Amillennialist’s reject postmillennialism’s optimistic outlook on history. They even argue that postmillennialism allegedly discounts Christ’s present victory which has been in effect since the resurrection/ascension.
Prof. Robert Strimple’s complaint in this direction is: “But what is the nature of Christ’s present kingdom. Because Gentry has defined the victory Christ seeks in the present age in terms of ‘the vast majority of human beings’ . . . he must view Christ’s kingly reign as a failure so far—a failure for these now two thousand years since his ascension” (Strimple, in Bock, Three Views on the Millennium and Beyond [Zondervan: 1998], p. 61).
How shall I respond? I would note the following:
First, this is an absolutely erroneous implication, exposing once again the methodological problem in Strimple’s preferred line of argument. It is an example of a grossly non sequitur form of argument. He has forgotten the postmillennial definition of the kingdom: The kingdom is by divine design to enter the world “mysteriously” (Matt 13:11) growing from a “seed” to a “mature plant,” from imperceptible, fragile-appearing beginnings to obvious, world-dominating fullness.
The literary context of the Matthew’s record of the Kingdom Parables provides important insights that dispel Strimple’s charge. In the preceding context Matthew presents Christ as claiming his kingdom is powerfully present (Matt 12:28), but in the following material he shows the King rejected by his own people (Matt 13:53–58). How can this be? The Kingdom Parables explain this surprising reality. They show the divinely-ordained method of the kingdom: it begins in a “mystery” (Matt 13:11), even being intentionally hidden at first (Matt 13:13). Some of its seed does not grow and prosper (Matt 13:3-8); in fact, the first century Jews—though the Old Testament people of God—have the kingdom intentionally hidden from them (Matt 13:14-17). But in the long run the kingdom will gradually develop to a place of dominance in history (Matt 13:30–33).
Since these are Christ’s own explanations of his kingdom’s predestined expectations in history, how can its early stages be a failure because they are unlike its final stages? The kingdom rule of Christ is no more a “failure” than a seed is a “failure” because it is not a tree with edible fruit. The kingdom is not failing of its purpose any more than a baby is failing because he lacks teeth, cannot walk, cannot talk, and so forth. Both the seed and the baby are successes when they operate according to their design, a design which promotes gradually developing maturity. Of course, they become “failures” (as it were) if they mutate and die. The kingdom will not mutate and die, though. Strimple is making the same mistake the Emmaus Road disciples made when they looked too narrowly at Christ’s crucifixion (Luke 24:17–21): “But we were hoping that it was He who was going to redeem Israel” (Luke 24:21a). They failed to see the divinely-ordained, developing big picture.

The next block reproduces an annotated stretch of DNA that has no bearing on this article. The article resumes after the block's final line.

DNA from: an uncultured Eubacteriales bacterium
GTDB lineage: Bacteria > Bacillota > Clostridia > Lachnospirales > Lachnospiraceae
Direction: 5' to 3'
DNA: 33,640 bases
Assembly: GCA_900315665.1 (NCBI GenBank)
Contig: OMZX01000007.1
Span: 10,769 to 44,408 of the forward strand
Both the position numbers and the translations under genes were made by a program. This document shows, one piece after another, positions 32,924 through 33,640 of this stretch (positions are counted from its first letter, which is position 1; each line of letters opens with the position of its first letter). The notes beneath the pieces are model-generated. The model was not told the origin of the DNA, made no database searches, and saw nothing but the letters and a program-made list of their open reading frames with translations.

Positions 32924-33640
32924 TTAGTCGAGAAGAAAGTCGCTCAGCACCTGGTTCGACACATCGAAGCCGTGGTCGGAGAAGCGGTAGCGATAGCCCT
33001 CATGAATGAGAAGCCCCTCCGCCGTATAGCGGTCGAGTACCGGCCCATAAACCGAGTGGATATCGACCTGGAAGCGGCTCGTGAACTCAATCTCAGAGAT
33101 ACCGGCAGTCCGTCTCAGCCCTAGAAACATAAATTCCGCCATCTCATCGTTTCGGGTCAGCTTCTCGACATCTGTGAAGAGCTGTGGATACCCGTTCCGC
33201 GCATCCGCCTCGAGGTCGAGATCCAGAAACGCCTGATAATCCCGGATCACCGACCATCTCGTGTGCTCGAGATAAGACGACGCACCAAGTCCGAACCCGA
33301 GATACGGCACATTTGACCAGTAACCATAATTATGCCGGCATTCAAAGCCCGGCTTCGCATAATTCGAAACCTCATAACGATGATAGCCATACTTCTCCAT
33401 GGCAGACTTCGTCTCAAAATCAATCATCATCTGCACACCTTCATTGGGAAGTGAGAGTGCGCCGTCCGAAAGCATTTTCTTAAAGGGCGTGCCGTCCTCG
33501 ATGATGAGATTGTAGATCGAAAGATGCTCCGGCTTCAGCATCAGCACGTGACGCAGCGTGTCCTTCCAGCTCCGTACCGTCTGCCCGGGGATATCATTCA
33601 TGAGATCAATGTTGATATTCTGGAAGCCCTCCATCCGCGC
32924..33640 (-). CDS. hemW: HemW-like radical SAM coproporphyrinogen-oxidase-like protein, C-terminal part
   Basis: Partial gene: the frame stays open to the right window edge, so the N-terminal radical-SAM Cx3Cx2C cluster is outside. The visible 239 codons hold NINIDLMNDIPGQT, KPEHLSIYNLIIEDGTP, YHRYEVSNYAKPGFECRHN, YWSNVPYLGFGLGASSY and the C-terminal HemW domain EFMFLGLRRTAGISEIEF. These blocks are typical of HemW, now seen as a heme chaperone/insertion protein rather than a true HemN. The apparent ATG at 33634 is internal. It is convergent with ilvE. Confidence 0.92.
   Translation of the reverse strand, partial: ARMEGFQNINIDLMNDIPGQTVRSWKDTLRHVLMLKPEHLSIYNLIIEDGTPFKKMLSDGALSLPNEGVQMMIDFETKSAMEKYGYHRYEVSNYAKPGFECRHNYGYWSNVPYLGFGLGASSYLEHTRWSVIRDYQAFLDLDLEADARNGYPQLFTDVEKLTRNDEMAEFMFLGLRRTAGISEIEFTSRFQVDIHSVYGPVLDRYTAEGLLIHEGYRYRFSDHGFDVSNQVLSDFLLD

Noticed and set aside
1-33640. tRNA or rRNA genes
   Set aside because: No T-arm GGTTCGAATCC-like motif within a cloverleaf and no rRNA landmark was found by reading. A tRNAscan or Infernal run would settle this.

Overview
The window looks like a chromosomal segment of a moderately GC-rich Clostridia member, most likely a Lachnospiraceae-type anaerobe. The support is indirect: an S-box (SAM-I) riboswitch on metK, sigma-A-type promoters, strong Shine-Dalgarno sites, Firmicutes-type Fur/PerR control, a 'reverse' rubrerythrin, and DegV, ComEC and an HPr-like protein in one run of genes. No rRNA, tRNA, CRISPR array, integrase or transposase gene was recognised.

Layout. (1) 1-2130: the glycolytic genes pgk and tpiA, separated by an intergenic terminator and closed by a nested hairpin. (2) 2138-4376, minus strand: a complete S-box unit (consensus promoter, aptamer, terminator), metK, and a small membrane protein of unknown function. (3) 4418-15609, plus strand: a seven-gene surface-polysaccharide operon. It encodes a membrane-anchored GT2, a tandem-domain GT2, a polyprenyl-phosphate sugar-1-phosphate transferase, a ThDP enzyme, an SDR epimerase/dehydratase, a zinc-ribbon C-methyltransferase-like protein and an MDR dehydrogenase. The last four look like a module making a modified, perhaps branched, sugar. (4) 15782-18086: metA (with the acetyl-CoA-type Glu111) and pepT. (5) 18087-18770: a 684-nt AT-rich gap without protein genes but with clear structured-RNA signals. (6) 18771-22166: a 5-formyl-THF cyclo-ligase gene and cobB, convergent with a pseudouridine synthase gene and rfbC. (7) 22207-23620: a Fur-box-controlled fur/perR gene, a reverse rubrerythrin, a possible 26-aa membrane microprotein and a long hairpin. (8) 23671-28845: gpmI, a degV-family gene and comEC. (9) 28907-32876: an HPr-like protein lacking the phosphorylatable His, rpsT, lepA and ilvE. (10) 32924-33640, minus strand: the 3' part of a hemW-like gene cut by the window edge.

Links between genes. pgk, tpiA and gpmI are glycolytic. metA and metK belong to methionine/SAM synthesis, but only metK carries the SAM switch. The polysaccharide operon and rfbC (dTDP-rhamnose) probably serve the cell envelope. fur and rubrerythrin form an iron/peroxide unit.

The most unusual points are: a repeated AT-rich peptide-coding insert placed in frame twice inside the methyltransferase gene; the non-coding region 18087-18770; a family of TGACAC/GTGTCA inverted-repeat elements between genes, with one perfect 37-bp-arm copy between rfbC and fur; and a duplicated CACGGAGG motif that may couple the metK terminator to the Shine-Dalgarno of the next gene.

Second, actually Strimple frames his critique wrongly. He expresses his concerns about my view of “the nature of Christ’s present kingdom” (Strimple, p. 61). The question, though, is not about its nature (we both agree it is by “nature” a spiritual, redemptive kingdom), but about its expectation, that is, its historical goal. Strimple forgets the context of my definition: I provide my definition in a debate book between three particular views of the millennium (i.e., kingdom). Consequently, I frame my definition in such a way as to highlight the contrast between postmillennialism and both pre- and amillennialism. For a fuller, more basic definition the reader should consult my definition which covers three full pages in He Shall Have Dominion. Therefore, my definition is succinctly highlighting an important distinction from the other views.
And once again, Strimple’s method here can be rebutted by reductio ad absurdum. Strimple focuses on my definition presented in a debate book context, noting what he perceives as imperfections. What if we were to apply this method to Paul’s teaching on the resurrection at the second advent? What if we were to argue that the lost will not be resurrected because nowhere in Paul’s writings does he teach anything other than a resurrection of the saved? That would be Scripture in contradiction to itself, for the Lord clearly teaches the resurrection of the lost (John 5:25-29). As Paul narrowly focuses on the believer’s resurrection so I narrowly focus on the debate definition of postmillennialism.
Furthermore, the postmillennialist would argue that the kingdom has grown since the first century. It has not attained its full maturity, but it has definitely grown as predicted. After all, my definition highlights the “increasing gospel success” and its “gradually” producing its effect (Strimple, p.60). I much prefer sitting before my Gateway computer framing an eschatology debate for a large Christian publisher than sitting behind the gate in the Coliseum awaiting an agonizing death by a large carnivorous panther. Progress has been made; the kingdom is not failing.